Joomla’s releases will now occur in sets of three. Each set of three releases is very similar. You will not see major changes between these three versions, meaning there will be no new administrator templates (meaning a changed interface for editing sites), and third party extensions should be 99% compatible between versions. Upgrading from one version to Joomla to another will mean a simple “one click” update.
The start of the three releases will be called a X.0 release. This short-term release will be good for 7 months, followed by a X.1 short-term release good for 7 months, and culminating in an X.5 release, which is the long-term release, good for 18 months. The development cycle starts over again at that point.
Here’s a chart explaining how the release cycle will work, using current releases and future releases.
|Joomla version||Release date||End of Life||Type of Release|
|1.6||Jan 2011||Aug 2011||STR|
|1.7||July 2011||Feb 2012||STR|
|2.5*||January 2012||Aug 2013||LTR|
|3.0||July 2012||Feb 2013||STR|
|3.1||Jan 2013||Aug 2013||STR|
|3.5||July 2013||Feb 2015||LTR|
* New version number announced on August 9.
So what does this mean for you?
The admin interface changes slowly. The great news is that administrator interfaces will be mostly stable over a period of 32 months, if you ran a site from the beginning to the end of a major release cycle in Joomla. This is terrific news for book and video publishers, as well as other documentation writers. When Joomla first announced its new 6 month release cycle, it was not clear if the administrator template could change every 6 months, or at random points in time. That made it very difficult for publishers to plan new books. We can expect the administrator template to undergo minor changes: bug squashing mostly, but we’ll also see some minor new feature enhancements added. However, the expectation is that the administrator interface will be 85-90% the same, from a site builder perspective, in a major release cycle.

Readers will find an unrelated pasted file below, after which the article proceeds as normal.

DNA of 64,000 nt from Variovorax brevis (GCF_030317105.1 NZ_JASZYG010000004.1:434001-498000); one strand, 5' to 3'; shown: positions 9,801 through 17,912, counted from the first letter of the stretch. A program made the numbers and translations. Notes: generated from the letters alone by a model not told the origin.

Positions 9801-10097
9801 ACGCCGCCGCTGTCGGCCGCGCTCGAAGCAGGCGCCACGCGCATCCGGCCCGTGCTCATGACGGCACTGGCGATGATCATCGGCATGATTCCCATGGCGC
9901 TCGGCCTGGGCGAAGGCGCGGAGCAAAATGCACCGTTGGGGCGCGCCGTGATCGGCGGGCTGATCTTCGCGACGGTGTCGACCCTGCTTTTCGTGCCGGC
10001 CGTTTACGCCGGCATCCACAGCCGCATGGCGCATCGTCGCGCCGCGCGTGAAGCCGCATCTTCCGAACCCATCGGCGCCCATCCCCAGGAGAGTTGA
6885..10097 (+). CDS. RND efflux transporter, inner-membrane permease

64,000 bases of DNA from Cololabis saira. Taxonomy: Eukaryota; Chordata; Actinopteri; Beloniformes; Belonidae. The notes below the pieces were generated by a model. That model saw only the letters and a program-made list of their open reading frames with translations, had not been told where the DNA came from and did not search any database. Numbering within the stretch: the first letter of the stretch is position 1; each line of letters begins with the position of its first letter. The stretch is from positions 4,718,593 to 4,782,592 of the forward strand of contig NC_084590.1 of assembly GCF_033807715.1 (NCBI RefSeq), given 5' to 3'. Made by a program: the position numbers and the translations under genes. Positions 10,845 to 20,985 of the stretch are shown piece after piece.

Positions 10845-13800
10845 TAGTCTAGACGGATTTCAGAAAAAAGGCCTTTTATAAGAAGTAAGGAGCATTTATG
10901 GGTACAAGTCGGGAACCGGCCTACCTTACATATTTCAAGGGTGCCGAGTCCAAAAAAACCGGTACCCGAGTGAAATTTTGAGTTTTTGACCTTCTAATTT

Starting in Joomla 1.6, you can now assign administrator templates to individual users. So if you find yourself prefering AdminPraise or Mission Control as an admin template, but you want your clients to stick with BlueStork for documentation and support purposes, that’s easy to do. This means that you, as a developer, are not stuck with the same admin template that you might not like in the long-term. You can always replace it with something else.
Upgrades between versions in a major release cycle are “one click”. When you start building with Joomla 3.0, you know you can upgrade to 3.1 with “one click”. All extensions and templates should be compatible (or mostly compatible) between versions as well.
When the long-term release occurs, it’s well-tested. Because each version of Joomla within a major development cycle builds on each other, by the time the long-term release happens, the majority of the code base has been tested on production sites for a year already.
I have heard several people state that they would wait a year before adopting the next version of Joomla. If you look carefully at the dates above, you’ll see that waiting a year to adopt the next version isn’t a sound strategy. While Microsoft taught us to wait for the first service pack of a new operating system before adopting it, Joomla 2.5 will indeed be ready to use from the beginning. With 4 months to transition your Joomla 1.5 sites to Joomla 2.5, you don’t have time to waste!